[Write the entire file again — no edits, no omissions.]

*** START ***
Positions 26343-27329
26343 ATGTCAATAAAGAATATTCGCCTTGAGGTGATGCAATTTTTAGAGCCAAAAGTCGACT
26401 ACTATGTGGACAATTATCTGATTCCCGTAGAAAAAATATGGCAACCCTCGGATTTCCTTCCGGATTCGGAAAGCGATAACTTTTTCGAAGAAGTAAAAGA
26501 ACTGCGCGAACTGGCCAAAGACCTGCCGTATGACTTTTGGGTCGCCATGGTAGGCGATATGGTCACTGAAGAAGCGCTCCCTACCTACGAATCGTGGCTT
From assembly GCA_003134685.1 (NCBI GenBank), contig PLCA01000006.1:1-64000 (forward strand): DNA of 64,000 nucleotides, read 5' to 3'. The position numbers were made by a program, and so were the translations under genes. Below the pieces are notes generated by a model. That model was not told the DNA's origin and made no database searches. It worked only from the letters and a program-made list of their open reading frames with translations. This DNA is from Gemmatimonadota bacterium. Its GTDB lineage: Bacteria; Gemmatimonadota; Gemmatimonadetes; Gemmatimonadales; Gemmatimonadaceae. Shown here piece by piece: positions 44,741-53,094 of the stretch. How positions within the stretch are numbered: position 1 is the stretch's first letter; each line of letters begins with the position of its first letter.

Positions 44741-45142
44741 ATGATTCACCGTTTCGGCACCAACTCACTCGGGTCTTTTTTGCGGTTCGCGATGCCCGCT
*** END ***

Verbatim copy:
Positions 26343-27329
26343 ATGTCAATAAAGAATATTCGCCTTGAGGTGATGCAATTTTTAGAGCCAAAAGTCGACT
26401 ACTATGTGGACAATTATCTGATTCCCGTAGAAAAAATATGGCAACCCTCGGATTTCCTTCCGGATTCGGAAAGCGATAACTTTTTCGAAGAAGTAAAAGA
26501 ACTGCGCGAACTGGCCAAAGACCTGCCGTATGACTTTTGGGTCGCCATGGTAGGCGATATGGTCACTGAAGAAGCGCTCCCTACCTACGAATCGTGGCTT
From assembly GCA_003134685.1 (NCBI GenBank), contig PLCA01000006.1:1-64000 (forward strand): DNA of 64,000 nucleotides, read 5' to 3'. The position numbers were made by a program, and so were the translations under genes. Below the pieces are notes generated by a model. That model was not told the DNA's origin and made no database searches. It worked only from the letters and a program-made list of their open reading frames with translations. This DNA is from Gemmatimonadota bacterium. Its GTDB lineage: Bacteria; Gemmatimonadota; Gemmatimonadetes; Gemmatimonadales; Gemmatimonadaceae. Shown here piece by piece: positions 44,741-53,094 of the stretch. How positions within the stretch are numbered: position 1 is the stretch's first letter; each line of letters begins with the position of its first letter.

Positions 44741-45142
44741 ATGATTCACCGTTTCGGCACCAACTCACTCGGGTCTTTTTTGCGGTTCGCGATGCCCGCT